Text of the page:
At Windsor Wealth Management, we believe the best financial outcomes are achieved through coordination with your tax, legal and financial advisors. That said, sometimes life gets in the way. So, we have prepared a list of financial topics to consider before the end of the year. If you haven’t already, please discuss these topics with your CPA and we can help you with implementation.
- Charitable giving
While giving to charities is driven by personal values, it pays to also be mindful of the tax benefits. The new tax law that became effective in 2018 doubled the standard deduction to $12,000 for single filers and $24,000 for married couples. As a result, it may make sense to look at your charitable giving over multiple years.
If you are not already doing so, consider utilizing a donor-advised fund. A donor-advised fund can be thought of as a charitable investment account. Contributions made with either cash or appreciated securities provide an immediate deduction to the donor. Then those funds can be invested for tax-free growth and eventually disbursed to an IRS-qualified public charity over time or all at once.
Funding multiple years of intended charitable gifts into a donor-advised fund in a single year could help maximize the tax benefit. That said, how charitable giving interacts with your other deductions and overall tax situation requires careful consideration with your tax advisors. Finally, with the stock market still near a 10-year high, an opportunity exists to use appreciated securities to fund gifts rather than using cash to avoid capital gains.
- Use care if tapping 529 plans to pay for private education before college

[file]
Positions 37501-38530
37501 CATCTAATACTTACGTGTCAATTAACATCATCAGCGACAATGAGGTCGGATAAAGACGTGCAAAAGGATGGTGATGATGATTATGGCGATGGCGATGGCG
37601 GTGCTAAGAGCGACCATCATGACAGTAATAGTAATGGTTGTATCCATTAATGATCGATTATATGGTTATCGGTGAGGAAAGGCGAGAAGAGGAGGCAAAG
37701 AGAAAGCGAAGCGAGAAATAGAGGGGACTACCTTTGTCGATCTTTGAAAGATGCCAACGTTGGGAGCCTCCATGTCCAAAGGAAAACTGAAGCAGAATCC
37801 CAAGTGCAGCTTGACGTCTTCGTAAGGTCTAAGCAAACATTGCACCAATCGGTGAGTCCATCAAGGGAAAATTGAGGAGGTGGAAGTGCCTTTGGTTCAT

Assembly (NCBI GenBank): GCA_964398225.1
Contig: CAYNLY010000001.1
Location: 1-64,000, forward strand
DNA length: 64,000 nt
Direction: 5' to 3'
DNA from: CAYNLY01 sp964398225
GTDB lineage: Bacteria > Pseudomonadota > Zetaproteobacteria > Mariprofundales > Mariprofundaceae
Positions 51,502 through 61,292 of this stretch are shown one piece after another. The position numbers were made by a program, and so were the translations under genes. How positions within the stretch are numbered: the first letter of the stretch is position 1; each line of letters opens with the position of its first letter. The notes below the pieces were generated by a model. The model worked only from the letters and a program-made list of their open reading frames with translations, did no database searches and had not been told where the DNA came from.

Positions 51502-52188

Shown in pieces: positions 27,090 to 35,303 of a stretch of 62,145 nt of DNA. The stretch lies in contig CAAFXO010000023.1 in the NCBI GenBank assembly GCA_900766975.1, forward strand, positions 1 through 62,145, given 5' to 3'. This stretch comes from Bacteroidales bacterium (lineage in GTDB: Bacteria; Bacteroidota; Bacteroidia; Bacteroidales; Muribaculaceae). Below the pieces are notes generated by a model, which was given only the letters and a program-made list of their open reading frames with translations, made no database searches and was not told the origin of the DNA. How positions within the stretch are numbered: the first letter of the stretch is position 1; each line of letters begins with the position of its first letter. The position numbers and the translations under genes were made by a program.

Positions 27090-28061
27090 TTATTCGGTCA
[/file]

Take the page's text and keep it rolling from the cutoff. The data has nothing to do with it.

College savings accounts or 529 plans offer tax-free earnings growth and tax-free withdrawals when the funds are used to pay for “qualified expenses”. The new tax law allows families to use 529 plans to pay for up to $10,000 in tuition expenses at elementary or secondary public, private or parochial schools effective January 1, 2018.
While the Federal Law allows using a 529 Plan to pay from educational expenses pre-college, not all state laws have caught up. This means a state tax benefit you may have received in the past could be compromised or recaptured. For example, New York state has yet to provide clarity on how they would treat these types of withdrawals from a 529 plan. In Indiana, all grandfathered 529 funds can be used for either k-12 or college. New contributions will be specifically allocated into k-12 or college. For further information, visit the 529 plan website for your specific state or reach out to us directly.
It’s important to remember that these state tax breaks are only available when the funds are withdrawn to pay for expenses that the state considers qualified, which may or may not include K-12 tuition. States are currently reviewing the impact of the federal tax change to determine whether updates to state legislation are required.
- Create clarity around your spending
In many cases, regardless of the size of someone’s investment portfolio, many desire to have a better handle on how much they spend. This is especially top of mind during the holiday season.
We recommend reducing the work of tracking spending by using technology to automate downloading, tracking and classifying purchases. This can easily take information from multiple credit cards and banking accounts and organize into useful information about spending. Our financial planning software is available to you through a client portal which provides automated expense tracking.
Accurate spending information is an important input to determine whether someone can be highly confident that they can live their life the way they intend, and that their portfolio will last.
- Examine interest rates on your deposit accounts
While the Federal Reserve has been increasing short term interest rates to over 2% as of late, many of the nation’s largest banks and some money market providers are still paying interest rates between 0.01%-0.40%. Several options are available to increase your yield without sacrificing safety or access to those funds.
While this is not a complete list of items to check off at the end of the year, they do give you a start. If you would like to discuss any of these or additional end-of-year planning strategies, send us an email at firstname.lastname@example.org.